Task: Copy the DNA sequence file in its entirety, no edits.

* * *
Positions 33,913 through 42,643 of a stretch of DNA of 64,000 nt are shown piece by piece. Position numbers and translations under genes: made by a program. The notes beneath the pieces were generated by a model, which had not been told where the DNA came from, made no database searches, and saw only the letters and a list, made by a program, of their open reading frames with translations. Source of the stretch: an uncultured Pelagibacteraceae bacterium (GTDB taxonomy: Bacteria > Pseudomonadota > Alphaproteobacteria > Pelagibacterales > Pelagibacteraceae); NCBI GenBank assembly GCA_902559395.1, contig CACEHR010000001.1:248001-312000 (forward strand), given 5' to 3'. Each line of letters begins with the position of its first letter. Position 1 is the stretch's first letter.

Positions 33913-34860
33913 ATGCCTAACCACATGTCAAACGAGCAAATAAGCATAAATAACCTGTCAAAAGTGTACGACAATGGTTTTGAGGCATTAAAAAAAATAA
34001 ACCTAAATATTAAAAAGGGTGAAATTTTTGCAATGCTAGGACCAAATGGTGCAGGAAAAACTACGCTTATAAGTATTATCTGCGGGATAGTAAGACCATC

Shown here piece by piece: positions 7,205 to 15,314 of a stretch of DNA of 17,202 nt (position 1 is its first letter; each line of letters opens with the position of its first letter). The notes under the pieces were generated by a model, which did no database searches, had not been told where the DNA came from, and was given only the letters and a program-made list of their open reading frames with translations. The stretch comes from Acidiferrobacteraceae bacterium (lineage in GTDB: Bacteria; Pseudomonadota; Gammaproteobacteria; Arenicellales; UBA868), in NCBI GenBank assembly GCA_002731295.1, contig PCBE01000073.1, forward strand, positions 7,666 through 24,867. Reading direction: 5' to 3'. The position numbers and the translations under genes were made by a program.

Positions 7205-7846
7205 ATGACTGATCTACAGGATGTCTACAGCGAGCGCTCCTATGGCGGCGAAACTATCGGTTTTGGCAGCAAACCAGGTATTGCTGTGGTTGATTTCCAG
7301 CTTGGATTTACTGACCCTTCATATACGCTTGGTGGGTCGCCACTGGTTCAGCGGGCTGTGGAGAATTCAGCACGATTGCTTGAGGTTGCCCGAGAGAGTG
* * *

Positions 33,913 through 42,643 of a stretch of DNA of 64,000 nt are shown piece by piece. Position numbers and translations under genes: made by a program. The notes beneath the pieces were generated by a model, which had not been told where the DNA came from, made no database searches, and saw only the letters and a list, made by a program, of their open reading frames with translations. Source of the stretch: an uncultured Pelagibacteraceae bacterium (GTDB taxonomy: Bacteria > Pseudomonadota > Alphaproteobacteria > Pelagibacterales > Pelagibacteraceae); NCBI GenBank assembly GCA_902559395.1, contig CACEHR010000001.1:248001-312000 (forward strand), given 5' to 3'. Each line of letters begins with the position of its first letter. Position 1 is the stretch's first letter.

Positions 33913-34860
33913 ATGCCTAACCACATGTCAAACGAGCAAATAAGCATAAATAACCTGTCAAAAGTGTACGACAATGGTTTTGAGGCATTAAAAAAAATAA
34001 ACCTAAATATTAAAAAGGGTGAAATTTTTGCAATGCTAGGACCAAATGGTGCAGGAAAAACTACGCTTATAAGTATTATCTGCGGGATAGTAAGACCATC

Shown here piece by piece: positions 7,205 to 15,314 of a stretch of DNA of 17,202 nt (position 1 is its first letter; each line of letters opens with the position of its first letter). The notes under the pieces were generated by a model, which did no database searches, had not been told where the DNA came from, and was given only the letters and a program-made list of their open reading frames with translations. The stretch comes from Acidiferrobacteraceae bacterium (lineage in GTDB: Bacteria; Pseudomonadota; Gammaproteobacteria; Arenicellales; UBA868), in NCBI GenBank assembly GCA_002731295.1, contig PCBE01000073.1, forward strand, positions 7,666 through 24,867. Reading direction: 5' to 3'. The position numbers and the translations under genes were made by a program.

Positions 7205-7846
7205 ATGACTGATCTACAGGATGTCTACAGCGAGCGCTCCTATGGCGGCGAAACTATCGGTTTTGGCAGCAAACCAGGTATTGCTGTGGTTGATTTCCAG
7301 CTTGGATTTACTGACCCTTCATATACGCTTGGTGGGTCGCCACTGGTTCAGCGGGCTGTGGAGAATTCAGCACGATTGCTTGAGGTTGCCCGAGAGAGTG